Print version ISSN 0037-8682
Rev. Soc. Bras. Med. Trop. vol.41 no.3 Uberaba May/June 2008
RELATO DE CASO CASE REPORT
Infecção pelo Diphyllobothrium latum em país não endêmico: relato de caso
Mauricio M. LlagunoI; Juan Cortez-EscalanteI; Jitra WaikagulII; Ana Carolina Guimarães FaleirosIII; Francisco das ChagasI; Cleudson CastroI
INúcleo de Medicina Tropical, Universidade de Brasília, Brasília, DF
IIMahidol University, Bangkok, Thaliand
IIICurso de Pós-Graduação em Medicina Tropical, Universidade Federal do Triângulo Mineiro, Uberaba, MG
Diphyllobothriasis, which is rarely described in Brazil, was reported initially as a travelers' disease and as an accidental infection in individuals who ate raw freshwater fish. This report aims to present the case of a 20-year-old patient with confirmed Diphyllobothrium latum infection.
Key-words: Diphyllobothriasis. Diphyllobothrium latum. Emerging disease.
A difilobotríase, raramente descrita no Brasil, foi referida inicialmente como doença de viajantes e como infecção acidental em indivíduos que se alimentam com peixe cru de água doce. Este relato objetiva apresentar o caso de uma paciente de 20 anos com infecção confirmada pelo Diphyllobothrium latum.
Palavras-chaves: Difilobotríase. Diphyllobothrium latum. Doença emergente.
Diphyllobothriasis is an ichthyic zoonosis accidentally acquired by humans7 11, with worldwide distribution and sporadic outbreaks. Cases in South America are restricted to Chile, Peru, Argentina and Brazil6 10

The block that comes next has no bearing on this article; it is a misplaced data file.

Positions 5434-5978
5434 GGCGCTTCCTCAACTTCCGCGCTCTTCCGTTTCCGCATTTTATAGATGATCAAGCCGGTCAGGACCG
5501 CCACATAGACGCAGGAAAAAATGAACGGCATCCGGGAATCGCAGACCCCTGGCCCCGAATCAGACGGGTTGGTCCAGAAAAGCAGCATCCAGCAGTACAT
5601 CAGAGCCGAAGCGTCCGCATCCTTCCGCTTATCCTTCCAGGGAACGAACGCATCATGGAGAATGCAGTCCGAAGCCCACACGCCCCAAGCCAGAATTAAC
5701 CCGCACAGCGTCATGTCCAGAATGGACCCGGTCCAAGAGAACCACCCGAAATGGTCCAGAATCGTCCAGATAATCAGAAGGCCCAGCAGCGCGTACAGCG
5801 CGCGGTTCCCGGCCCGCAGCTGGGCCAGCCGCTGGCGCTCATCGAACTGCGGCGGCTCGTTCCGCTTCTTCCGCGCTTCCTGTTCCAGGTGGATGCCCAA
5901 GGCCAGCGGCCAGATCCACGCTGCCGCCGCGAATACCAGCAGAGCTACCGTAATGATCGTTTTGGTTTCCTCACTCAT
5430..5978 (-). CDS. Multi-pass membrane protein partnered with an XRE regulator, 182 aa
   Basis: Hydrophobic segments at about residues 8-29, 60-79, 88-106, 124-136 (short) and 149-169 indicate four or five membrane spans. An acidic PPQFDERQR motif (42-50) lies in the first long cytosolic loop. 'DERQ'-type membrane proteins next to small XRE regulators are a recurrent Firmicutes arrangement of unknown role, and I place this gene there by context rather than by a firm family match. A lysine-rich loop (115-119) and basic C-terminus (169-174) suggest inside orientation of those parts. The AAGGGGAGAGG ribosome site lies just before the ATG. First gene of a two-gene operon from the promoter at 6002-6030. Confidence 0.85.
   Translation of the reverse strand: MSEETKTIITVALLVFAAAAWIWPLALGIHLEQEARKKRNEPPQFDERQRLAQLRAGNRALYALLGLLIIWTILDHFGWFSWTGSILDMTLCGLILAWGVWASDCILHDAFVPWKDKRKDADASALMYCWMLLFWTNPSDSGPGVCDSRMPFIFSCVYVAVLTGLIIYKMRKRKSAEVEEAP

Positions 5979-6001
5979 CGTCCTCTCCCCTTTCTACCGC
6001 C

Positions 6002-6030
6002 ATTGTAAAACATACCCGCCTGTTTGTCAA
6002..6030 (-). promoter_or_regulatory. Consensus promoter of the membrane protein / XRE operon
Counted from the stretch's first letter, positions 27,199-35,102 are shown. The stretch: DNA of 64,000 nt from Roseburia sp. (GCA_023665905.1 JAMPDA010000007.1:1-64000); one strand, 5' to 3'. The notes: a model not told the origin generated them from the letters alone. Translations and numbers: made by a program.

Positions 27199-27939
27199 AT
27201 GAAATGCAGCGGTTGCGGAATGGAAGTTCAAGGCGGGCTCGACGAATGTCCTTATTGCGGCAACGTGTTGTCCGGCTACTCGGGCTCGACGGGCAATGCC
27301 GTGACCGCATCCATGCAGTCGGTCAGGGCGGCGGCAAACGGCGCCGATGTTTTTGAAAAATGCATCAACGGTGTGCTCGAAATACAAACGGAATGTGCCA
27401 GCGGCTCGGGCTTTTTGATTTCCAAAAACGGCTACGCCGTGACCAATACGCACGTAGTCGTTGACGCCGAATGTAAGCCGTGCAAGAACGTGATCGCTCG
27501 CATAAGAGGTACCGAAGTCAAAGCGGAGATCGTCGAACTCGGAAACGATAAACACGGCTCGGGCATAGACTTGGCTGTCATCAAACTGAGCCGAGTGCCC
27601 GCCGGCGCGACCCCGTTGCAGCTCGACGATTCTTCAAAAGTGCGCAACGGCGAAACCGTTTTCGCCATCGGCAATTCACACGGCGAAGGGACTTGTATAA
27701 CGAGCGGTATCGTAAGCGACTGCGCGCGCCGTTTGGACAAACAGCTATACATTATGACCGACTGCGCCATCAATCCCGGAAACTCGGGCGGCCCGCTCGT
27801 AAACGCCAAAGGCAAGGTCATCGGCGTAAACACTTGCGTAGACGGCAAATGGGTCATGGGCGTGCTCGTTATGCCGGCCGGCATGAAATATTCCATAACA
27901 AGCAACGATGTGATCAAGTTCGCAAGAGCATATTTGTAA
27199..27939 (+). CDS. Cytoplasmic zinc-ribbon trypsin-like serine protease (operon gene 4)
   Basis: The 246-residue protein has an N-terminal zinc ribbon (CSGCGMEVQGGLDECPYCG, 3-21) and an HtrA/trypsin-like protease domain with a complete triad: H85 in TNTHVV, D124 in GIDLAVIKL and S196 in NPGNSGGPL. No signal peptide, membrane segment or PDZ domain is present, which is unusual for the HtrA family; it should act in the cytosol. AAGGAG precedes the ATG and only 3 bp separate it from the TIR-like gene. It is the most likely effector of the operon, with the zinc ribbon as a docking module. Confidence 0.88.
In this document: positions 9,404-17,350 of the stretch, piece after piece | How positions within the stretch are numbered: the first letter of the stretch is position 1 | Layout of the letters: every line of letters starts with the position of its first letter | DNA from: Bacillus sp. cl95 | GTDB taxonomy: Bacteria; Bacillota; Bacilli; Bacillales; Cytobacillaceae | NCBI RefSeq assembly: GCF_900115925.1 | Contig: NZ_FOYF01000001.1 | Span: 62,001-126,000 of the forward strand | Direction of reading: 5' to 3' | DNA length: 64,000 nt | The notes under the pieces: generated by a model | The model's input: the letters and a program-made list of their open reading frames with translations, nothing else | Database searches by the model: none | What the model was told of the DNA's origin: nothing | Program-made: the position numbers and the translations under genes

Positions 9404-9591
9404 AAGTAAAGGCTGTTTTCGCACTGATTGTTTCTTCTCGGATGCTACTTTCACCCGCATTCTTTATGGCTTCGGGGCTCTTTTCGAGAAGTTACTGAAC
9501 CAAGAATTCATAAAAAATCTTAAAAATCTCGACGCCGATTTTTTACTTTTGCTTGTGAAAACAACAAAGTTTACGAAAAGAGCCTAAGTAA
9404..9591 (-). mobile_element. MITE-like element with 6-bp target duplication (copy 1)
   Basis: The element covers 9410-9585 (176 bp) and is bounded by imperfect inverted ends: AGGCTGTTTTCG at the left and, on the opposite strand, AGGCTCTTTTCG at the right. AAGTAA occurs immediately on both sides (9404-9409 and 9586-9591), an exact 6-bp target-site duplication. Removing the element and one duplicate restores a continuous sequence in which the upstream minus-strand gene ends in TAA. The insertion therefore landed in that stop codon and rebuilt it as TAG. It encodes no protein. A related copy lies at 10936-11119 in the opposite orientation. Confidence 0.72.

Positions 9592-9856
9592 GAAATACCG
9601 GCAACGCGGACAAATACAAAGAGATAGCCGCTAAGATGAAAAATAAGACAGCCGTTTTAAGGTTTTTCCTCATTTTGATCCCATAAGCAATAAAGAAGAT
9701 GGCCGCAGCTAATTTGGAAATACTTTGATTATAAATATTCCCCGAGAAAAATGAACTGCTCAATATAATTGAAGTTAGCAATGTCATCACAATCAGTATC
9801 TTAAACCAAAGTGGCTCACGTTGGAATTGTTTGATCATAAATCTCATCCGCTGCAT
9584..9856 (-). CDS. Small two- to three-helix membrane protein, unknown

Humans become infected by ingesting larvae (plerocercoids) in raw or poorly cooked freshwater fish. Several species of diphyllobothriids have been reported in humans: Diphyllobothrium latum, Diphyllobothrium pacificum and Diphyllobothrium nihonkaiense have been commonly associated with human cases, generally infecting the small intestine9 12.
Most infections are asymptomatic. However, some cases have been associated with megaloblastic anemia, gastrointestinal discomfort, anorexia, nausea, vomiting, asthenia, weight loss, eosinophilia and diarrhea. Occasionally, infection may cause acute abdominal pain and intestinal obstruction. In rare circumstances, migration of proglottids can cause cholangitis or cholecystitis8. The associated symptomatology is non-specific, but megaloblastic anemia is a well-described common complication in Scandinavian patients.
The first cases of diphyllobothriasis in Brazil were observed by Pirajá da Silva in Bahia in 1915, in a Scandinavian sailor, and by Samuel Pessoa in São Paulo, in a French woman who lived in Switzerland2 6. After a long gap, several cases were diagnosed in 2004, in patients who had the habit of eating sushi and sashimi containing raw fish5. This paper presents an autochthonous case of Diphyllobothrium latum infection in Brasília, Federal District, Brazil.